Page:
Next up was fitting me for custom insoles. Linda put two flat insoles into an oven, which warmed them to make them pliable. Then she had me step on that two-padded squishy looking thing, which turns out was to help form the insoles. One foot at a time, she had me stand up straight onto the comfortably warm insole, press with my heels, then press down onto her fingers with my toes as hard as I could. This molded the insoles to my foot, and showed us just how high my arches actually are!

I had to fill in my information on the touchscreen, and then Linda handed me a pair of comfy socks to test out while I was trying on shoes, and led me over to the benches where I would meet Marcus. Marcus, like everyone else, was incredibly friendly and had a penchant for singing Barry White. He adeptly grabbed a few pairs of shoes, inserted my custom insoles, and had me try them on. I started with a pair of Brooks, which did feel fairly comfy, but not “right” (says the girl who’s never owned real running shoes before). Next he had me try on a pair of Asics, which felt great when I was sitting on my butt on the bench, but were not to my liking when I actually stood up.

The first pair I tried on: Brooks.
The first pair I tried on: Brooks.

Not a problem at all for Marcus! He brought out a pair of Sauconys, and while I didn’t feel like these were “the ones”, it was a vast improvement from the previous pair. They had a lot of cushion in the ball of the foot, which I liked. The floor of the store is concrete, but you’d never be able to tell with these shoes on. Marcus, not satisfied with my response to those, brought out yet a third pair, promising more cushion than the pair I had on. I slid the new shoes on, laced them and stood up. It was like walking on a cloud! I said as much, and the woman next to me who was also being helped by Marcus, asked him to grab her a pair, too! (She bought them!)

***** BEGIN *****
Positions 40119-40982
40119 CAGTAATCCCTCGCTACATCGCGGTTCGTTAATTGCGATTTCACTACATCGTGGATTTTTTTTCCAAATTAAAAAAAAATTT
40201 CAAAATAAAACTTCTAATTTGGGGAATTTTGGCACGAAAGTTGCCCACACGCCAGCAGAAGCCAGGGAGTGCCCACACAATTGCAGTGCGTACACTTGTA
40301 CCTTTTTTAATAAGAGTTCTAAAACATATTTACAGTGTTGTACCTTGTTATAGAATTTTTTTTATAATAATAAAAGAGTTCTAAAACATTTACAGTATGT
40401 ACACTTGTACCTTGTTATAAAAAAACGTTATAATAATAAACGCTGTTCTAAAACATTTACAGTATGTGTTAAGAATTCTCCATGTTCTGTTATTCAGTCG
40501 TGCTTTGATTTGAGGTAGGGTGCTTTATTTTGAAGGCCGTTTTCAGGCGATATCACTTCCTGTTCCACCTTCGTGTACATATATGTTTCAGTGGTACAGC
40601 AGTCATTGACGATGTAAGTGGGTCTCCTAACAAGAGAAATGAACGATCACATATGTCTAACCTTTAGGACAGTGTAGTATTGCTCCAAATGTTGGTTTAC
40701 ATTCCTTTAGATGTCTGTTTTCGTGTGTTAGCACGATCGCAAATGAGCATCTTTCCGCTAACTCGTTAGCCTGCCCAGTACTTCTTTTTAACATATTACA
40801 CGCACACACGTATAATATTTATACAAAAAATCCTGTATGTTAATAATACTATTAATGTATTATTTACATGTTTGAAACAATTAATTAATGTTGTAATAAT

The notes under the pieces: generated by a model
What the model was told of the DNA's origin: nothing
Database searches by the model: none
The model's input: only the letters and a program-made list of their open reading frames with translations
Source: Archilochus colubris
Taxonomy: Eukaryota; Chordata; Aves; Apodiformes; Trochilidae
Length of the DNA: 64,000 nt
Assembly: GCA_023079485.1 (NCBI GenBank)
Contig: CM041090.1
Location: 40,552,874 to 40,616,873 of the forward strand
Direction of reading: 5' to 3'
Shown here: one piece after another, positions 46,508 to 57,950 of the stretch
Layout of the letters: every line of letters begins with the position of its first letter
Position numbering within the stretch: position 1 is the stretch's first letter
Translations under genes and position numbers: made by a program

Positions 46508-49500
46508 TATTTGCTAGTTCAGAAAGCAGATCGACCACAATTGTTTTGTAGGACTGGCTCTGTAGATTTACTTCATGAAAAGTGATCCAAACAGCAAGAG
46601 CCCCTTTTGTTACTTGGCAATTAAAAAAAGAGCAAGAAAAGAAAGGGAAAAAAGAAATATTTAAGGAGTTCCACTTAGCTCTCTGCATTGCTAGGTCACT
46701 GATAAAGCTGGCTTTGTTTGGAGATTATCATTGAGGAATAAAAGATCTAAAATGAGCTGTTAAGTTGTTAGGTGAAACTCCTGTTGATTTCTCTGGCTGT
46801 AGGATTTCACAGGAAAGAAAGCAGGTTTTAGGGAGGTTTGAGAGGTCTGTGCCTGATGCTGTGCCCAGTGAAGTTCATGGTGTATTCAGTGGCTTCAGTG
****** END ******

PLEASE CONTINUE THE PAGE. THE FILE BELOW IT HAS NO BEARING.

“The ONES”   Saucony Triumph ISOs

Marcus was satisfied with my happiness with my Sauconys (Triumph ISO), so we wrapped things up and checked out, grabbing two packs of cushy running socks as well! I checked out, parted ways with Marcus, and left with a smile on my face. All in all, it wasn’t terribly costly, either! Running shoes generally last between 300-500 running miles. Since I don’t plan on running more than a 5K at a time, and at that, no more than 3X a week, that’s fewer than 10 miles a week, giving me between 30-50 weeks, or about a year. The insoles are supposed to last 1,000 miles, so I won’t need to replace them for quite a bit longer. And socks? Well, socks aren’t really that expensive. I definitely spent less today than it would cost me to join Planet Fitness with their Black Card membership for the same period of time. (Do the math yourself!) And, having good running shoes will definitely help prevent injuries in the future. And since I have two, maybe three 5Ks in my future, I need to take good care of my feet, right?!

All in all, my experience at Road Runner Sports today was extremely positive! Maybe next I’ll get lucky and win a free pair at the next Adventure Run in August.

So what did you do over YOUR weekend?